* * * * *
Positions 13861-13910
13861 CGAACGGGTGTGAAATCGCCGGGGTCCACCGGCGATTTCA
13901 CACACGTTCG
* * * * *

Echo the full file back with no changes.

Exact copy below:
Positions 13861-13910
13861 CGAACGGGTGTGAAATCGCCGGGGTCCACCGGCGATTTCA
13901 CACACGTTCG